Galapagos Islands History Garrett Dangerfield

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Discipline:
Social Studies
Subject:
Geography
Grade:
6

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Galapagos Islands History Garrett Dangerfield

The Galagapos IslandsHistoryBy: Garrett Dangerfield

The islands' first recorded discovery was on March 10, 1535, by Fray Tomas de Berlanga, who happened upon them accidentally while sailing from Panama to Peru. Some historians believe the islands were visited and used by groups of Incas as early as a century prior to de Berlanga's discovery, but this has never been proven.

By the 17th century, the Galapagos Islands became a popular hideout for British buccaneers who pirated Spanish ships and looted Spanish settlements in Central and South America. These buccaneers and British whalers used the islands as a source of food on long journeys.

Some 17th-century Spaniards claimed that the Galapagos Islands were not islands at all, but mere shadows.

In the past century, the Galapagos Islands have been given the official name Archipelago de Colon ("Columbus's Archipelago"), in honor of Christopher Columbus, by the government of Ecuador. In 1934, the first legislation to protect the islands was enacted. The archipelago was later named a national park and is administered by the Ecuadorian National Park Service to this day.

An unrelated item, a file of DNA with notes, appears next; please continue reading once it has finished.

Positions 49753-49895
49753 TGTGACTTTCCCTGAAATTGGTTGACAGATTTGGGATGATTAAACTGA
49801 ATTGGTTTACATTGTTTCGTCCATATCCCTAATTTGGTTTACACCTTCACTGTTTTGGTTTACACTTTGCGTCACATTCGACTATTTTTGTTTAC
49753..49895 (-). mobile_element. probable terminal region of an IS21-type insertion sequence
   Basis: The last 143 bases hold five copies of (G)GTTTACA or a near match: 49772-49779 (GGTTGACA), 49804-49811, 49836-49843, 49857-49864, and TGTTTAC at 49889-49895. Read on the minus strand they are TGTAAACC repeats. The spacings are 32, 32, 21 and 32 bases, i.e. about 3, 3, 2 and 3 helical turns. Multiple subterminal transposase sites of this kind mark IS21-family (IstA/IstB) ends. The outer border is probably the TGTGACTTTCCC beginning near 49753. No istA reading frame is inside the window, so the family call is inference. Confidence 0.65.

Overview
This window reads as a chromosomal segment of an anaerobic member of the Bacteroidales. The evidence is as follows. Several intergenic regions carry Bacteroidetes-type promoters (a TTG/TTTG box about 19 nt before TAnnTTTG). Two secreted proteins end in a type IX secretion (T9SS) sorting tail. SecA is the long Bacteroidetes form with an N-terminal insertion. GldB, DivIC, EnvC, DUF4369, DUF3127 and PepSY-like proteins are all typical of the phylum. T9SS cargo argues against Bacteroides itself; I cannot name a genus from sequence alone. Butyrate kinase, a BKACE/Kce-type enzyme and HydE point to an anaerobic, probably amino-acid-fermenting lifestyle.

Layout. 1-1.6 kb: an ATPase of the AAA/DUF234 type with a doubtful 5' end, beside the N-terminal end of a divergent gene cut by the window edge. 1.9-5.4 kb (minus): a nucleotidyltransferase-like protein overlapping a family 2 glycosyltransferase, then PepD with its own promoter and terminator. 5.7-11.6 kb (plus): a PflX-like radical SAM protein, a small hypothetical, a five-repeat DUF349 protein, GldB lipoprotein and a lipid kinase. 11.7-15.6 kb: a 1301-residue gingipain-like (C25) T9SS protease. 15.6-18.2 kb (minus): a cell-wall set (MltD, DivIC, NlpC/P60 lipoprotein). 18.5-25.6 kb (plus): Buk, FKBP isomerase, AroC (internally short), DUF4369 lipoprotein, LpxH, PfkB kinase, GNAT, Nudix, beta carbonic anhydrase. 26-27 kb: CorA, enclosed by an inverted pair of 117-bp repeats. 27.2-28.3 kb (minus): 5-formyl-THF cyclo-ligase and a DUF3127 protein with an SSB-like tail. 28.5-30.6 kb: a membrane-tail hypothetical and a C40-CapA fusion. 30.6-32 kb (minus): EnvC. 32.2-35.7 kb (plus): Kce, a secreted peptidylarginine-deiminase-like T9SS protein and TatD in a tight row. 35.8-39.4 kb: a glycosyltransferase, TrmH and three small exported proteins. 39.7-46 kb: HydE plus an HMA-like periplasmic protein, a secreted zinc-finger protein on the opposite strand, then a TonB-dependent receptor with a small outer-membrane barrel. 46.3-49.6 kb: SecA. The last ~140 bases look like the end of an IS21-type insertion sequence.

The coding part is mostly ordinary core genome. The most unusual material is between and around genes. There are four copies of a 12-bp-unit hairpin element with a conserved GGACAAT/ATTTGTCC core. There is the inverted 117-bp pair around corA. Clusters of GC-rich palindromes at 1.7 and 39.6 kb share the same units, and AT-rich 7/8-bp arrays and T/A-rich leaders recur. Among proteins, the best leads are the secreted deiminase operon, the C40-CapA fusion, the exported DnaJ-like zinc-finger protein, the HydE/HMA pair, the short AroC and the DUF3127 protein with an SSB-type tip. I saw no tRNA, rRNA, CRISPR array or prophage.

The first known human settler on the islands was Patrick Watkins, an Irish crew member on a British ship, who, for unknown reasons, was put ashore at Floreana in 1807. Accounts of how long he stayed there - and how he departed - vary, but eventually he returned to mainland Ecuador.

In 1835, Charles Darwin visited the islands while serving as official naturalist on the five-year voyage of the H.M.S. Beagle. Until that time, the prevalent view in science was that species of plants and animals were immutable.

Since the 1964 establishment of the Darwin Research Station on Santa Cruz, the Galapagos Islands have primarily become a site of increased scientific study and tourism.

Today, scientific expeditions, like the Frontiers trip to the islands, are important sources of information on how to conserve the delicate Galapagos ecosystems -- and, ultimately, the whole planet -- into the next century.

The Galapagos Islands are famous for animals that only exist only in this archipelago. These animals include the Galapagos Tortoise, Galapagos Iguana, and the Lava Lizard.


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